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Emphasis placed on GRE scores varies from school to school. Your exam results are an important part of your applications package, but the weight they carry really depends on the institution.
That being said, no student wants to submit an embarrassing GRE result! What’s more, a low score could hurt your chances at admission to a top school, or jeopardize your eligibility for merit-based scholarships.
So if you’ve decided to take the GRE, it’s worth giving it your all. But before you hit the books, make sure you’re not holding onto any misguided ideas about what it takes to master this challenging exam.
Myth #1: GRE Test Prep Can Be Crammed Into a Few Weekends
It’s true that you can take an intensive, weekend GRE course to jump-start your prep and learn problem-solving skills—but it will take time and practice to continue honing those skills, after the course has ended.
One or two months of study, just a few hours a week, probably won’t cut it. Actually, it’s better to think of GRE prep in terms of hours, not calendar days. Depending on your learning style and score goals, it could take anywhere from 50 to 200 hours to prepare for the exam.
Start with a practice test. Look at the results, see how far you are from your ideal score, and map out the hours of study you’ll need to get there.
Myth #2: You Should Use the Calculator for Every Quant Question
Students are usually really excited to learn that an online calculator is provided during the GRE exam. This will make solving those challenging quant questions much easier, right? Not exactly.
Ironically, access to a calculator often trips up test-takers, creating problems instead of simplifying them. Students end up using the calculator at every step, where mental math or a scratch pad would make more sense.
The consequence? More opportunities to hit the wrong button and make computational errors that could have easily been avoided.
Yes, there will be a handful of GRE problems that require a calculator, but in most cases, you’re better off applying manual methods.
Myth #3: Taking Many GRE Practice Tests Boosts Your Score
We mentioned earlier that practice tests are an important part of your GRE test prep strategy. But too often, students believe that simply running through sample tests will be enough to boost their quant, verbal, and writing scores.
That’s not how it works. In order to be truly helpful, each test result must be carefully analyzed, and your study plan adapted accordingly.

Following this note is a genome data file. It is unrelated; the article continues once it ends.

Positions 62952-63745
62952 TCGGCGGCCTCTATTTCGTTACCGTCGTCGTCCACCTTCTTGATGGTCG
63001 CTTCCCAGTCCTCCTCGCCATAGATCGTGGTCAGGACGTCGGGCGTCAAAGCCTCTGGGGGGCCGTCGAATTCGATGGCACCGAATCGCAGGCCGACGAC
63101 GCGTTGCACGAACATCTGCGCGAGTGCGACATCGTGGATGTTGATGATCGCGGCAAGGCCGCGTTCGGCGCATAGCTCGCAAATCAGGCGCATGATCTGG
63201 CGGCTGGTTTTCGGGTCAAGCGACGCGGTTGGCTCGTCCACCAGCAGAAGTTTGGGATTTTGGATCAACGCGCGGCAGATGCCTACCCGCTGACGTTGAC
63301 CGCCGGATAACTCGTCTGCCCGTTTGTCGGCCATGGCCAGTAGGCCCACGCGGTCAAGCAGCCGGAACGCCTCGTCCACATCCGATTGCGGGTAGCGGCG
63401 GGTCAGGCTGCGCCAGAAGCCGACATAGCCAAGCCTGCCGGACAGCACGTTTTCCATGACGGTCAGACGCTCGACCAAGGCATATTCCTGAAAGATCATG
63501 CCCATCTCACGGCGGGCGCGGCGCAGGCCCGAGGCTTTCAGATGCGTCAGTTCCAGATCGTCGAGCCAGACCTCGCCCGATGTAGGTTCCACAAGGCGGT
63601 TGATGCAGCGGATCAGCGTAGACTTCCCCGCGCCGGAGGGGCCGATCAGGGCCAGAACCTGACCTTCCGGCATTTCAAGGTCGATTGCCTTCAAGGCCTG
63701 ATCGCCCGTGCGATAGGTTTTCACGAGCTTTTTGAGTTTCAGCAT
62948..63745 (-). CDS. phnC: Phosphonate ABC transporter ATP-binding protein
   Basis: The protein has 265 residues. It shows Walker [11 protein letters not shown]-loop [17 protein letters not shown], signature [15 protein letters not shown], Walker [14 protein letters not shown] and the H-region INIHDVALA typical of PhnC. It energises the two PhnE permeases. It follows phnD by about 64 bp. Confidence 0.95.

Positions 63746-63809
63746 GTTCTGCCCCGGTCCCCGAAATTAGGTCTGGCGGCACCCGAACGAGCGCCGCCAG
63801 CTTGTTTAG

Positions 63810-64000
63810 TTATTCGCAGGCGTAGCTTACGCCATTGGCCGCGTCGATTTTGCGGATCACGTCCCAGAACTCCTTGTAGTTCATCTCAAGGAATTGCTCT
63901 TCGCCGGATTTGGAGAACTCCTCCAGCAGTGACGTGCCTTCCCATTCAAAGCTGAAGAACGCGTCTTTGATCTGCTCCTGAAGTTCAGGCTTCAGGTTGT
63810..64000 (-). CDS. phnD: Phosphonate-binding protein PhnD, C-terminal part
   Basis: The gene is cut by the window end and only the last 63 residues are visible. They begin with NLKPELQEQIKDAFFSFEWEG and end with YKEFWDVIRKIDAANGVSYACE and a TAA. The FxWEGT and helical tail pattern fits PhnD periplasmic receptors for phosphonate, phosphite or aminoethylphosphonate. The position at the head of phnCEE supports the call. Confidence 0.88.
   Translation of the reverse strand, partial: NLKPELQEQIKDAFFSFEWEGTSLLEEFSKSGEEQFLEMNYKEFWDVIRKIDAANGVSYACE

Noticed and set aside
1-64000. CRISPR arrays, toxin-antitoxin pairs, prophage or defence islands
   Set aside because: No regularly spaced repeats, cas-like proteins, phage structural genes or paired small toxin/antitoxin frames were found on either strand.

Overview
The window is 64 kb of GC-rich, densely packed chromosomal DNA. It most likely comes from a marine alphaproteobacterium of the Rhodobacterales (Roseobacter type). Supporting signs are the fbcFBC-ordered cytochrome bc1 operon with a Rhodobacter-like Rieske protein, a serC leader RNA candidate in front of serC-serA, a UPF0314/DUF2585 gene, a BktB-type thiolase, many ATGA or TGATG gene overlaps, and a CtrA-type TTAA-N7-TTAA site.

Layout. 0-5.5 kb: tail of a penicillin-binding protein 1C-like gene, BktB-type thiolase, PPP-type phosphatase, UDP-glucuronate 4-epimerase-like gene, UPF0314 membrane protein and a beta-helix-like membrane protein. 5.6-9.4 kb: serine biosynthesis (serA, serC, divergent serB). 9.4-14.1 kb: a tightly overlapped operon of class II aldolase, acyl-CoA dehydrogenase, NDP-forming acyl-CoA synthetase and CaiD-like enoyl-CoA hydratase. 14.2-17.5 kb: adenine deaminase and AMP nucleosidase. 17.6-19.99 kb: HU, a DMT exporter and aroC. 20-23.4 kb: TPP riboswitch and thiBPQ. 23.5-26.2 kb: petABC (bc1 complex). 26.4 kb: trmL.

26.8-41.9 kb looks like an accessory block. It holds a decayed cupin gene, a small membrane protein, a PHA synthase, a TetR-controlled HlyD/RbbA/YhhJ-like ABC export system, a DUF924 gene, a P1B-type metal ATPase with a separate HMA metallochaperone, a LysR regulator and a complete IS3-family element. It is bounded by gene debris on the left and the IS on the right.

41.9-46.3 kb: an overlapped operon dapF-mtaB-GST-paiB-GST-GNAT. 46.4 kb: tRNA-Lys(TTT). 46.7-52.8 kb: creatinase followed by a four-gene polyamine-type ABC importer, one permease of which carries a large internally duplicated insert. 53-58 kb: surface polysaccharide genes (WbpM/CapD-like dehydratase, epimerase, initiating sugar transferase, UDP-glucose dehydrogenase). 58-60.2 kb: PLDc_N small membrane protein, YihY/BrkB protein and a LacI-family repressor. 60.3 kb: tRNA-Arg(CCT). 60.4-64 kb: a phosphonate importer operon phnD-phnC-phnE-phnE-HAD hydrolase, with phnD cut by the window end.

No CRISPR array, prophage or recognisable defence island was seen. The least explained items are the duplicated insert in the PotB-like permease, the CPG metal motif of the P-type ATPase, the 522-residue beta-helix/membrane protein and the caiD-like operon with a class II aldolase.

If you don’t know exactly where you’re going wrong, how can you improve your performance?
Effective test analysis entails reviewing both wrong and right answers, identifying bad habits, evaluating pacing, and uncovering ways of solving problems more efficiently.
And don’t forget to do something with all those insights! Make sure you’re continuously tweaking your study strategy based on practice test observations.
GRE Myth #4: GRE Verbal Is All About Memorization, Right?
No, not really. In fact, this approach will directly undermine your GRE performance. Rote memorization of thousands of obscure vocabulary words is simply a waste of time. In order to do well on verbal questions, you need to understand what words mean in context.
Quantum GRE instructor, Jason Hornosty, has this to say about underestimating the scope of GRE verbal problems:
“GRE Sentence Equivalence and Text Completion is not just a test of vocabulary. It’s true that if you don’t know what any of the words mean, you’ll have a very hard time answering these questions correctly.
That said, it’s equally true that identifying the relevant context in the question is an acquired skill and that the answer choices themselves have patterns that can be exploited. It’s equal parts knowledge and strategy.”
It’s that balanced combination of knowledge and strategy that is so crucial for GRE success—and often overlooked by students at the outset.
Mastering the GRE requires a specific set of test-taking skills; techniques for avoiding pitfalls, spotting traps, and applying step-by-step procedures. Learn these strategies, and you’ll be well on your way to a competitive score, and an excellent graduate program.
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